The U.S. government seized a mega yacht in Spain owned by Viktor Vekselberg, an oligarch with close ties to the Russian president on Monday, the first in the government’s sanctions enforcement initiative to “seize and freeze” giant boats and other pricey assets of Russian elites.
Spain's Civil Guard and U.S. federal agents descended on the yacht at the Marina Real in the port of Palma de Mallorca, the capital of Spain’s Balearic Islands in the Mediterranean Sea. Associated Press reporters at the scene saw police going in and out of the boat on Monday morning.
The seizure was confirmed by two people familiar with the matter. The people could not discuss the matter publicly and spoke to AP on condition of anonymity. A Spanish Civil Guard spokesman confirmed that officers from the Spanish police body and from the FBI were at the marina searching the vessel Monday morning and said further details would be released later.
A Civil Guard source told The Associated Press that the immobilized yacht is Tango, a 78-meter (254-feet) vessel that carries Cook Islands flag and that Superyachtfan.com, a specialized website that tracks the world’s largest and most exclusive recreational boats, values at $120 million. The source was also not authorized to be named in media reports and spoke to AP on condition of anonymity.
The yacht is among the assets linked to Viktor Vekselberg, a billionaire and close ally of Russian President Vladimir Putin who heads the Moscow-based Renova Group, a conglomerate encompassing metals, mining, tech and other assets, according to U.S. Treasury Department documents. All of Vekselberg’s assets in the U.S. are frozen and U.S. companies are forbidden from doing business with him and his entities.
The move is the first time the U.S. government has seized an oligarch’s yacht since Attorney General Merrick Garland and Treasury Secretary Janet Yellen assembled a task force known as REPO — short for Russian Elites, Proxies and Oligarchs — as an effort to enforce sanctions after Russia invaded Ukraine in late February.
Vekselberg has long had ties to the U.S. including a green card he once held and homes in New York and Connecticut. The Ukrainian-born businessman built his fortune by investing in the aluminum and oil industries in the post-Soviet era.
Vekselberg was also questioned in special counsel Robert Mueller's investigation into Russian interference in the 2016 U.S. presidential election and has worked closely with his American cousin, Andrew Intrater, who heads the New York investment management firm Columbus Nova.
Vekselberg and Intrater were thrust into the spotlight in the Mueller probe after the attorney for adult film star Stormy Daniels released a memo that claimed $500,000 in hush money was routed through Columbus Nova to a shell company set up by Donald Trump's personal attorney, Michael Cohen. Columbus Nova denied that Vekselberg played any role in its payments to Cohen.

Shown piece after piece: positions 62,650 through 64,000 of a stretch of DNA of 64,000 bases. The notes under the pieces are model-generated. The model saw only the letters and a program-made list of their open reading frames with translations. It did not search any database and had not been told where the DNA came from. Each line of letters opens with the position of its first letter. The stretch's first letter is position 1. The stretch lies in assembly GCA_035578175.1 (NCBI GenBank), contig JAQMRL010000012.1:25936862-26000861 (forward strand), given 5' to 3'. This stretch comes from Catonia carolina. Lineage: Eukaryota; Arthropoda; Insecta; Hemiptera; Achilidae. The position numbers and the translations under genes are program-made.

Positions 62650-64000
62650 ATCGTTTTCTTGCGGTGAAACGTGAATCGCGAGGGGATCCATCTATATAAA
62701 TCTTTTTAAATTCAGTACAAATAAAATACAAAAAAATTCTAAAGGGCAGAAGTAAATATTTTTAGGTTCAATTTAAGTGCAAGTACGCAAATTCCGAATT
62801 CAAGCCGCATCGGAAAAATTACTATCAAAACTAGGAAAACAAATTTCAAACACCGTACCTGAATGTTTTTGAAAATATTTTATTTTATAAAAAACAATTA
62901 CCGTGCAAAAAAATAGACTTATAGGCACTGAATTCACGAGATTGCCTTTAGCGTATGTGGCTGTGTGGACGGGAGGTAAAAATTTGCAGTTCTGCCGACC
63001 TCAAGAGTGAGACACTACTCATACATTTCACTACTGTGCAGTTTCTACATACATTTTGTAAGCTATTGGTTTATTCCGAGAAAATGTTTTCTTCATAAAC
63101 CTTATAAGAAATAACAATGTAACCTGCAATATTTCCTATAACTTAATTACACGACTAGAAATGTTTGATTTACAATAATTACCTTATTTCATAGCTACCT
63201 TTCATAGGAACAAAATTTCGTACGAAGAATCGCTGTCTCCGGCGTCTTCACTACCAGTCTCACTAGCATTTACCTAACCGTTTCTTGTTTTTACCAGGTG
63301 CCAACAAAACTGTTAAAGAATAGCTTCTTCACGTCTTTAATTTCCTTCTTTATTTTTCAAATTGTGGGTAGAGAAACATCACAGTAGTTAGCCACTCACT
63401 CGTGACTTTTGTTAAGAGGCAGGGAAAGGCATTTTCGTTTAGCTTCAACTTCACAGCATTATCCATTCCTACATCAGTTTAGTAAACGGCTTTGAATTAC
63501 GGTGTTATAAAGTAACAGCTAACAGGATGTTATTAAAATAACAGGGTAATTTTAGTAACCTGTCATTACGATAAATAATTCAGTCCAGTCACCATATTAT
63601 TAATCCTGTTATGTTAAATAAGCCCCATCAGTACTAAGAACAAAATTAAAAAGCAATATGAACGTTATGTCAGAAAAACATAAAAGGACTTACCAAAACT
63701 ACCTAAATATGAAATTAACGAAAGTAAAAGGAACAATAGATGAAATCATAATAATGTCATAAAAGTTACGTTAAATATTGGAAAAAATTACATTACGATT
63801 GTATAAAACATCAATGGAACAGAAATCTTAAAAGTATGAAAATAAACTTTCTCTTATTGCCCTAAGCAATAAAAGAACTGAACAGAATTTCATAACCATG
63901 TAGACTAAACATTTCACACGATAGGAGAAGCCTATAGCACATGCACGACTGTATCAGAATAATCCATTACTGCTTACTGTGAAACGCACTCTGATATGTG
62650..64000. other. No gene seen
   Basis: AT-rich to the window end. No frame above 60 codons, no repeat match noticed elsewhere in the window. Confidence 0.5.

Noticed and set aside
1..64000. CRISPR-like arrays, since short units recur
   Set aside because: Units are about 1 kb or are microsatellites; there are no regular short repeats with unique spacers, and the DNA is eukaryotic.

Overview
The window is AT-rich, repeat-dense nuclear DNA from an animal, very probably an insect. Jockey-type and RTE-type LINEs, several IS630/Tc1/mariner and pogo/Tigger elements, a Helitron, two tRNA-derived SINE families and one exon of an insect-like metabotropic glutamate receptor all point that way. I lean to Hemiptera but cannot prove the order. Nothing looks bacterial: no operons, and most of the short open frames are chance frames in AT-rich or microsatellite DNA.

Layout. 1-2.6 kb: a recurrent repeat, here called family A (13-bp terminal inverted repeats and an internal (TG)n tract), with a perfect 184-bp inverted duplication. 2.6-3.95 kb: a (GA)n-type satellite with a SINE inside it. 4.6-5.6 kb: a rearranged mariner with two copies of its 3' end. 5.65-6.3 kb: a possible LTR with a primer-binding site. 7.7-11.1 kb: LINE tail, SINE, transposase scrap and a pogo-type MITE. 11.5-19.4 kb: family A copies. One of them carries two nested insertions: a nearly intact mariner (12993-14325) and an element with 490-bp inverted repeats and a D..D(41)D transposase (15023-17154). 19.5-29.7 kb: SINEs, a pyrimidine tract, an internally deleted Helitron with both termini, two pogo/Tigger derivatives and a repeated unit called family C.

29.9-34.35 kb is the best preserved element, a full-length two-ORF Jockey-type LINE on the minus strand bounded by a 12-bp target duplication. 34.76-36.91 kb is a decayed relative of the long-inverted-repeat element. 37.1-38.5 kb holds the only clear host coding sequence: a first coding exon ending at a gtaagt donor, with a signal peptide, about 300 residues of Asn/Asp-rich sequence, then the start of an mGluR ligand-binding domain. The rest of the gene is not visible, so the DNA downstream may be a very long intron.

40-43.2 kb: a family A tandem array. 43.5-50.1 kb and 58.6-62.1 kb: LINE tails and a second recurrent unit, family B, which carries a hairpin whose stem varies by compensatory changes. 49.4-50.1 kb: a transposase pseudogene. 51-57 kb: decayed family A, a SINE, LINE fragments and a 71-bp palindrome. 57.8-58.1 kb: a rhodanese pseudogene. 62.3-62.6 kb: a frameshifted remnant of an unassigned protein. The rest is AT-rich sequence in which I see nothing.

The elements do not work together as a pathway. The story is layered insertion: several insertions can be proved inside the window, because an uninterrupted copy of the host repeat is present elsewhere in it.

Vekselberg and Intrater met with Cohen at Trump Tower, one of several meetings between members of Trump's inner circle and high-level Russians during the 2016 campaign and transition.
The 64-year-old mogul founded Renova Group more than three decades ago. The group holds the largest stake in United Co. Rusal, Russia’s biggest aluminum producer, among other investments.
Vekselberg was first sanctioned by the U.S. in 2018, and again in March of this year, shortly after the invasion of Ukraine began. Vekselberg has also been sanctioned by authorities in the United Kingdom.
The U.S. Justice Department has also launched a sanctions enforcement task force known as KleptoCapture, which also aims to enforce financial restrictions in the U.S. imposed on Russia and its billionaires, working with the FBI, Treasury and other federal agencies. That task force will also target financial institutions and entities that have helped oligarchs move money to dodge sanctions.
The White House has said that many allied countries, including German, the U.K, France, Italy and others are involved in trying to collect and share information against Russians targeted for sanctions. In his State of the Union address, President Joe Biden warned oligarch that the U.S. and European allies would “find and seize your yachts, your luxury apartments, your private jets.”
“We are coming for your ill-begotten gains,” he said.
Monday's capture is not the first time Spanish authorities have been involved in the seizure of a Russian oligarch’s superyacht. Officials there said they had seized a vessel valued at over $140 million owned by the CEO of a state-owned defense conglomerate and a close Putin ally.
French authorities have also seized superyachts, including one believed to belong to Igor Sechin, a Putin ally who runs Russian oil giant Rosneft, which has been on the U.S. sanctions list since Russia annexed Crimea in 2014.
Italy has also seized several yachts and other assets.
Italian financial police moved quickly seizing the superyacht “Lena” belonging to Gennady Timchenko, an oligarch close to Putin, in the port of San Remo; the 65-meter (215-foot) “Lady M” owned by Alexei Mordashov in nearby Imperia, featuring six suites and estimated to be worth 65 million euros; as well as villas in Tuscany and Como, according to government officials.
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